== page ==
Since his 1991 debut, The Quantity Theory of Insanity, Will Self has shown visionary range, writing on everything from black magic to genius chimpanzees. His ninth and latest novel, Umbrella, is a kaleidoscopic look at a British suburb’s psych ward, spanning the period from the onset of World War I to the 1970s and the present day. This week, Self recommends three books sharing Umbrella‘s locales and unorthodox approach.
Books by Will Self
The Great War and Modern Memory
By Paul Fussell
Fussell’s thesis is stark and brilliant: the ironic consciousness of the twentieth century was forged in the trenches of the First World War. In the horrific reversal between all the grand armies, marching off to a short and glorious victory — dulce et decorum est, “all over by Christmas,” etc. — and the four-year-long quagmire through which snaked an assembly line of death, was all the torque necessary to engineer Samuel Beckett…and Saturday Night Live,for that matter. Fussell — who died recently — knew whereof he spoke, as a distinguished soldier as well as literary critic: what starts as a survey of the encompassing culture and folklore of the British Expeditionary Force ends up as a remarkable close reading of the War Poets.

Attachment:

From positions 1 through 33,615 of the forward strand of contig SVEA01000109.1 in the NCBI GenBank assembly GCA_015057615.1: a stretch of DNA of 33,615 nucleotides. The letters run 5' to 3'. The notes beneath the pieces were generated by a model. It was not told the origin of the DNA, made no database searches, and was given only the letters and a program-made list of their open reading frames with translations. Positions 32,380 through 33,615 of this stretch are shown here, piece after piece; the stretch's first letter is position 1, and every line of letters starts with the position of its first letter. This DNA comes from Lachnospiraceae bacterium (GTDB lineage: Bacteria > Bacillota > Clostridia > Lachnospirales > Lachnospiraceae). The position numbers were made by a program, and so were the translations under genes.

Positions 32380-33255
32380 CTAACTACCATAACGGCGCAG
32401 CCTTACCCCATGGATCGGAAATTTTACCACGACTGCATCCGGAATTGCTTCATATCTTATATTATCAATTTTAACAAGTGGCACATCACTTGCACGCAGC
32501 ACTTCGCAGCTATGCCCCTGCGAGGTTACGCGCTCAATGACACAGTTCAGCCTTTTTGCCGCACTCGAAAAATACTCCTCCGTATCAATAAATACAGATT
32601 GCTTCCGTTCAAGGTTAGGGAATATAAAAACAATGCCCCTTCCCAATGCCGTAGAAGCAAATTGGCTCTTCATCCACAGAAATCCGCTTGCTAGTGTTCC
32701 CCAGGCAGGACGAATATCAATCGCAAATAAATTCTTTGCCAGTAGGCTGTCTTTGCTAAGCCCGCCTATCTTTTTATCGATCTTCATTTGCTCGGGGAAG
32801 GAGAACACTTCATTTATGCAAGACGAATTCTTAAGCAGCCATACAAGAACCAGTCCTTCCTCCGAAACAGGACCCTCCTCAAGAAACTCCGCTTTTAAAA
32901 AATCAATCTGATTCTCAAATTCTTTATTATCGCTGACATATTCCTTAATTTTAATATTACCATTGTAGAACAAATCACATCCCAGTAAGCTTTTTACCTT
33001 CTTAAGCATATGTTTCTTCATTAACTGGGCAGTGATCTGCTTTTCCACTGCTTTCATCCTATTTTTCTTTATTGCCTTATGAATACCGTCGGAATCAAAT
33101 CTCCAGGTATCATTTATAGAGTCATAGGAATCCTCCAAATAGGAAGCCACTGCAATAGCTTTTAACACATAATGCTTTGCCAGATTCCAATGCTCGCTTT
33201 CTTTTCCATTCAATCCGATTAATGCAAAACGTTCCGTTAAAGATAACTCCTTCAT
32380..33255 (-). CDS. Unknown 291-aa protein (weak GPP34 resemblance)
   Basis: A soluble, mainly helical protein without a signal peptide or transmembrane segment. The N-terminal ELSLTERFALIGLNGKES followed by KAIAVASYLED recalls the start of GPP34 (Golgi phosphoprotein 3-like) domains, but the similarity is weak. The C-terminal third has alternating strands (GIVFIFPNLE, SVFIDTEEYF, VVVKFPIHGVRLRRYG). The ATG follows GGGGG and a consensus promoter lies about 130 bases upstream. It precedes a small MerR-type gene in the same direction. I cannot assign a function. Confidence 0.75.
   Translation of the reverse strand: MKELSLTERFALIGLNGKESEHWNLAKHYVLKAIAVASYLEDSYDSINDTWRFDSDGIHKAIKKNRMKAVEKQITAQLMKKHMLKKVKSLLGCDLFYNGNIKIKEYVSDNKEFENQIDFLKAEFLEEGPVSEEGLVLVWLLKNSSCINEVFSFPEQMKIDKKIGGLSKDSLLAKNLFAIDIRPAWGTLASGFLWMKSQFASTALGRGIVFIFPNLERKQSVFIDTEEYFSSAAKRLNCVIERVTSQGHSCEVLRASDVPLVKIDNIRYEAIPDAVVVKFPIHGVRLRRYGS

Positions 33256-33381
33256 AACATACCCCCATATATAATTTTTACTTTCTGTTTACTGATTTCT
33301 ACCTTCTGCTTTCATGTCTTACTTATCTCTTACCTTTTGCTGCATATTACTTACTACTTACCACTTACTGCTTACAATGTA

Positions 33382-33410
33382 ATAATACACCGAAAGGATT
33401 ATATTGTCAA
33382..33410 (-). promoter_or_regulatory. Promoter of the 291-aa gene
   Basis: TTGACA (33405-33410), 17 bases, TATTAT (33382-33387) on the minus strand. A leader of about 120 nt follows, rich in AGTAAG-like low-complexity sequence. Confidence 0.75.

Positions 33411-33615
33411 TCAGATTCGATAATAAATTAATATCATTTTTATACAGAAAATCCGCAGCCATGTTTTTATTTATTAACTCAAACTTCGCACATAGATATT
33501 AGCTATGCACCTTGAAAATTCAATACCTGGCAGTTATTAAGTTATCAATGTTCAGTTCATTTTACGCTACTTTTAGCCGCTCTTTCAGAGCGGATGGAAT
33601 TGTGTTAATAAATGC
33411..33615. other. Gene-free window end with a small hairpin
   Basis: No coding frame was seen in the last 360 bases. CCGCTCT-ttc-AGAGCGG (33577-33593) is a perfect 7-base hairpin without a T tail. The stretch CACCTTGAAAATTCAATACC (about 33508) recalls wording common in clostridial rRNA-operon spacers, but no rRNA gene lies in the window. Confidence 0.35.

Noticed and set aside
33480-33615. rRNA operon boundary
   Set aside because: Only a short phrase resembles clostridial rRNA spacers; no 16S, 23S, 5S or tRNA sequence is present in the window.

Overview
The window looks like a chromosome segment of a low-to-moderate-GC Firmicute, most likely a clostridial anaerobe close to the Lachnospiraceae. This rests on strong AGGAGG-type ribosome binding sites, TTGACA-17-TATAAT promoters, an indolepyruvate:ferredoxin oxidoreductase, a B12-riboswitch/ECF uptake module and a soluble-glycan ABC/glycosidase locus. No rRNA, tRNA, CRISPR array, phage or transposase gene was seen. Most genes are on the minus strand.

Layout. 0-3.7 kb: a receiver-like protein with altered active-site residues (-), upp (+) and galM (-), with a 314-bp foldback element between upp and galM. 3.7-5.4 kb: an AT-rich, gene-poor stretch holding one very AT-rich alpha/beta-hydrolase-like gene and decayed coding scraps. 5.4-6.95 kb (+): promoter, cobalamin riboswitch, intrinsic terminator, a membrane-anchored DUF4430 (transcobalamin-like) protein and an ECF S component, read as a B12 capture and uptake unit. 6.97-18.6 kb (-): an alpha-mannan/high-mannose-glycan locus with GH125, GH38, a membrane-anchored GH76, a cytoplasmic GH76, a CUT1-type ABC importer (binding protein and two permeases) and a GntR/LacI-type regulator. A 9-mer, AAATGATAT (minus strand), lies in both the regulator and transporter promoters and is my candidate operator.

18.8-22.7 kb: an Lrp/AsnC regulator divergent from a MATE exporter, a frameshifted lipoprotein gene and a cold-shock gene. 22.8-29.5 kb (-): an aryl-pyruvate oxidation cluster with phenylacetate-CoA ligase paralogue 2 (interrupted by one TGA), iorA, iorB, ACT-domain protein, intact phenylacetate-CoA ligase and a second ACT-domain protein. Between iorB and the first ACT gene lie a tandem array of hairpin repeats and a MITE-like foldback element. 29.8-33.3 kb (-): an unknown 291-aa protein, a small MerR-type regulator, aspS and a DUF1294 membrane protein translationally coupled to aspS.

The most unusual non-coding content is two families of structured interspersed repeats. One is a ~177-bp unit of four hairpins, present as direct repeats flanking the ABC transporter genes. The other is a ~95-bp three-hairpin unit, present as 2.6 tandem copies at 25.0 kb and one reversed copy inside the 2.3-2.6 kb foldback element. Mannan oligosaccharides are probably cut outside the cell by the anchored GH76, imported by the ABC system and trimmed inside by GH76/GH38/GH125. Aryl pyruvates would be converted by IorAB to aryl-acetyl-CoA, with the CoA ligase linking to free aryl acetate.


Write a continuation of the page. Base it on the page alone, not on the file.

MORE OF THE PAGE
By Oliver Sacks
Sacks’s book was the major inspiration for my novel Umbrella. It was Sacks who “awakened” a group of longtime sufferers from encephalitis lethargica (an epidemic brain disease that swept the world in the last years of World War I) with the new drug L-DOPA when he was working in Highlands Hospital in Brooklyn in the late 1960s. But Sacks’s book — like his entire oeuvre — is much more than a remarkable case history; it’s also part of his long-term project to use his neurological understanding to examine what — at the most profound and physiological level — it means to be human.
The People of the Abyss
By Jack London
In London in 1903, the American writer approached the Thomas Cook tour company and asked them to arrange a trip for him…to the East End of the city they were in. Thomas Cook’s refused, saying that while they would happily convey him to India or Africa, the East End was too dangerous. So Jack London sold his clothes, bought poorer ones, and moved to the East End on his own account. Out of his six-month sojourn among the city’s poor comes a seminal work of social reportage — the inspiration for George Orwell among others. London’s writing about…London has the tough, leaden ring of absolute truth, and the rage he felt at the condition of the poor reverberates down the decades.